All in all we now know that stopping in Barcelona is a great idea and getting to Rome will be cheap and easy. With our flight plans established, we can start to look at what this trip is going to cost for ground transportation. I prefer trains over renting cars in Europe; I just can’t relax in a car and the cost of gas and concentrating on the road usually outweighs the freedom. With that in mind it’s time to figure out if buying point-to-point tickets is cheaper than buying a rail pass. My rough plan is to fly into Barcelona, head to Rome (fly or sail) then go from Rome to Florence to Venice. I’ll check the cost of single, point-to-point tickets between these cities as well as a few side trips to get a spread of costs using www.raileurope.com.
With these numbers we can see that our simplest trip – Rome, Florence, Venice – is going to cost roughly $123. Our most expensive plan – Rome, Pisa, Florence, Rimini, and Venice – totals around $196. A quick look at rail pass prices shows us that we will only really benefit if we want to do the longer trip and then only barely. A four day rail pass (you can travel for any four days within two months) runs about $202. About the same as our longer trip but also with an included 20% off discount on the ferry from Barcelona. The problem I see here is that traveling that much, especially since we are adding the city in Spain, is not going to give much time to see anything. At this point I’m going to opt to pay full price on the ferry and buy point to point tickets in Italy. Even adding Pisa is only going to cost about $134 total.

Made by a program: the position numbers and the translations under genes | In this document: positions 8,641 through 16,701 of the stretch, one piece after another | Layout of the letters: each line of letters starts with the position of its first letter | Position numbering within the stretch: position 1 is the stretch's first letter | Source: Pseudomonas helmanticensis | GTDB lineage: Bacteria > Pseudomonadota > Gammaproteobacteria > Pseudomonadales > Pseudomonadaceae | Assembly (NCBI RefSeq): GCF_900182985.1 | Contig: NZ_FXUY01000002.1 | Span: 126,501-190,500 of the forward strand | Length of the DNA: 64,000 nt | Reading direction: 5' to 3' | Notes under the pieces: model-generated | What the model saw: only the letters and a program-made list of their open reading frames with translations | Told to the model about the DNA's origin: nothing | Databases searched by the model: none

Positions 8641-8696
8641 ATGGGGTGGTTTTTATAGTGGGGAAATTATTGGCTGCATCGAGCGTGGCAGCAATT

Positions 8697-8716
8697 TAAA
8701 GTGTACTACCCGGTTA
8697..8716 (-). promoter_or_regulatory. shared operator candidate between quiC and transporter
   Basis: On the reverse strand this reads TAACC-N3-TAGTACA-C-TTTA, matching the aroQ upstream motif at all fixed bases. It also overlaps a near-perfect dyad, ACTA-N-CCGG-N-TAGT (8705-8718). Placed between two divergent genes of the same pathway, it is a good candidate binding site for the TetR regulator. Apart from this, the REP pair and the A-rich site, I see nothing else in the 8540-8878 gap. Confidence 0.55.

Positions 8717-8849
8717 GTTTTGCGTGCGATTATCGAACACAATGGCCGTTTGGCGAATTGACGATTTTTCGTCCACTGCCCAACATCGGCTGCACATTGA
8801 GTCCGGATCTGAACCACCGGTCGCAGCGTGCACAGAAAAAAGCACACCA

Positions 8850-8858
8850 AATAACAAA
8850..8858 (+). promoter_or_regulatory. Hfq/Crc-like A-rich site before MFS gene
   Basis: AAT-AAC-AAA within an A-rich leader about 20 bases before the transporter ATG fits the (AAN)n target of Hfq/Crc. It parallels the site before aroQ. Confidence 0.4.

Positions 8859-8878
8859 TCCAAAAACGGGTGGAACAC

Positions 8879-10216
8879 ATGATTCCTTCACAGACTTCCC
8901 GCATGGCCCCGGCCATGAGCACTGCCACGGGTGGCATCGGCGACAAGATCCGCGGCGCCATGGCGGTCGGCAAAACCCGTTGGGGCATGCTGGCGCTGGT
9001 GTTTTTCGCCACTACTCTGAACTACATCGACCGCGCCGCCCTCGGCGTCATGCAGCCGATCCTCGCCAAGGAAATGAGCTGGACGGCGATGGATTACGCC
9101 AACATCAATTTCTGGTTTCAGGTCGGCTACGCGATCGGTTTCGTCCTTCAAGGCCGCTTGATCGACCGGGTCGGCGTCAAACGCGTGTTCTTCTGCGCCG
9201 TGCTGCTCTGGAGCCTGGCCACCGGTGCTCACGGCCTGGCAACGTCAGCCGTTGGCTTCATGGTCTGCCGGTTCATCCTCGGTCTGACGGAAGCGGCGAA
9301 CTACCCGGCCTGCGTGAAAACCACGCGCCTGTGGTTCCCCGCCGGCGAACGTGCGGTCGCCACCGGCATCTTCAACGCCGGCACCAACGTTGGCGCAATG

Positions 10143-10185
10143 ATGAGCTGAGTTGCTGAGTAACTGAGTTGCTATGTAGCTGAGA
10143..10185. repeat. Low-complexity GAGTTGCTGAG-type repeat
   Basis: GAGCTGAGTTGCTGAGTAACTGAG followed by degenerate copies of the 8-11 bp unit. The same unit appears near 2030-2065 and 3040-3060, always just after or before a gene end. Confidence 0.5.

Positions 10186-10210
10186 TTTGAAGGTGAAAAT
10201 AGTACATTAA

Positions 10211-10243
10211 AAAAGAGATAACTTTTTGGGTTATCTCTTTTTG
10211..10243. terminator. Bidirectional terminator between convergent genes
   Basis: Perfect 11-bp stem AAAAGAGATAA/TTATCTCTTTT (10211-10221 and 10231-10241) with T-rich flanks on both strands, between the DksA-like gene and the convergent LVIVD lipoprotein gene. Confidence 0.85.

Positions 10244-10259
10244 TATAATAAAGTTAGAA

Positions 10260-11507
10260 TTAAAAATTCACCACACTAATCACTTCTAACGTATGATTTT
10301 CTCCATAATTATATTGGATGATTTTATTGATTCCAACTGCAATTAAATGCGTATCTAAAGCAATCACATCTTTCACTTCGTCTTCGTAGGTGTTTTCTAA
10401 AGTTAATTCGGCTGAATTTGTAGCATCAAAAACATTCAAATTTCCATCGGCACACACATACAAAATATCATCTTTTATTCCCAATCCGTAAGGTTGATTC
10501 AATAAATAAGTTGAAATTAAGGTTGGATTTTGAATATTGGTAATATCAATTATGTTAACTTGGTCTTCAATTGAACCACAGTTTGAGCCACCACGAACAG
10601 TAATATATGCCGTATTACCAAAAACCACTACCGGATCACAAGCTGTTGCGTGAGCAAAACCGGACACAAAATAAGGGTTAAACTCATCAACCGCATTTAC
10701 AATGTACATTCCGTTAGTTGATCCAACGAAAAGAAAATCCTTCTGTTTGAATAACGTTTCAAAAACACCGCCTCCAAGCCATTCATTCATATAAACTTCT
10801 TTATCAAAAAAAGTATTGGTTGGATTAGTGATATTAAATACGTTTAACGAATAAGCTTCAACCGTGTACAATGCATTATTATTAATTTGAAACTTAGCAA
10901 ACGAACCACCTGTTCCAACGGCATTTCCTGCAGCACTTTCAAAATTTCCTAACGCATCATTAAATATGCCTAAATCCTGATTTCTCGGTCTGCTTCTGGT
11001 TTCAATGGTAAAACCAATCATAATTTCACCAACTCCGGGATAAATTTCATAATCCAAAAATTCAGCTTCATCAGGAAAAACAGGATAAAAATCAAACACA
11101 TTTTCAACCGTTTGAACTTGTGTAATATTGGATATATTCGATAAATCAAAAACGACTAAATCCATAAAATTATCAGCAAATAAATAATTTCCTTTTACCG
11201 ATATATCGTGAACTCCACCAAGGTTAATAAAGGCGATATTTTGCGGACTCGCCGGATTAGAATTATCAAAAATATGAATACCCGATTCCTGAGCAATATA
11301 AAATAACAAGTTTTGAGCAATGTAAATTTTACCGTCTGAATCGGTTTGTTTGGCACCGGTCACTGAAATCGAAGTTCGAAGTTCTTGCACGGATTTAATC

It’s Not the Four Seasons, But It is Cheap:
To this point then, assuming we throw in Pisa (a day trip) on our way to Florence and pay full price to take the ferry over from Spain we are looking to spend about $1015 to spend 10 days and see five cities in two countries in Europe. It’s time now to figure in accommodation. A rule of thumb for me is to plan on spending a minimum of $50 a day for a bed and food. Sometimes this is high (not very) sometimes this is low (more and more each year). For the sake of demonstration however I looked up budget hotels and hostels for the locations I plan on visiting to get a rough idea of what I will be spending.
30th April – Barcelona = $20-$35 1st May – Boat to Rome = already figured in 2nd-4th – Rome = $20 (camping) $30 (hostel) 5th-6th – Florence = $15-$25 7th-8th – Venice = $45
What we end up with is a budget of $200-$265 for accommodation. Adding in food takes a bit of guess work but $15 dollars a day is a good workable number. If need be you could eat twice at a McDonald’s and “live” or grab some bread and cheese from a grocery store and still have some left over for a couple slices of pizza or DÃ¶ner Kebab. Of course if you’re traveling to Italy for the food or wine you will have to plan on spending more money but $15 should get you by.
Our final cost is going to be the sightseeing and extras (taking the metro, bottle of wine, train reservations). Since my Dad has never been there I will want to show him the Vatican museum, the Colosseum, Palatine Hill, the statue of David, la Sagrada Familia and a variety of other things. For a trip like we have planned above, in Italy for only 10 days, $150-$200 should be fine.
When all is said and done I can count on spending around $1365 – $1480 for the whole trip. This, as we have seen is rather bare bones so not much can be cut if this were out of my budget (which it is very close to being). I could of course opt out of going to Pisa but ultimately in terms of trains this only saves me $10 and that doesn’t seem worth skipping a city I have never seen.
What you will decide to cut – perhaps the duration you’re overseas or how many cities you can see – will ultimately depend on what is essential to you on your visit to Europe. What is important is that you find a way to fulfill your dream of traveling to your country of choice and I hope that this article helps you find a way to make it work with a limited budget.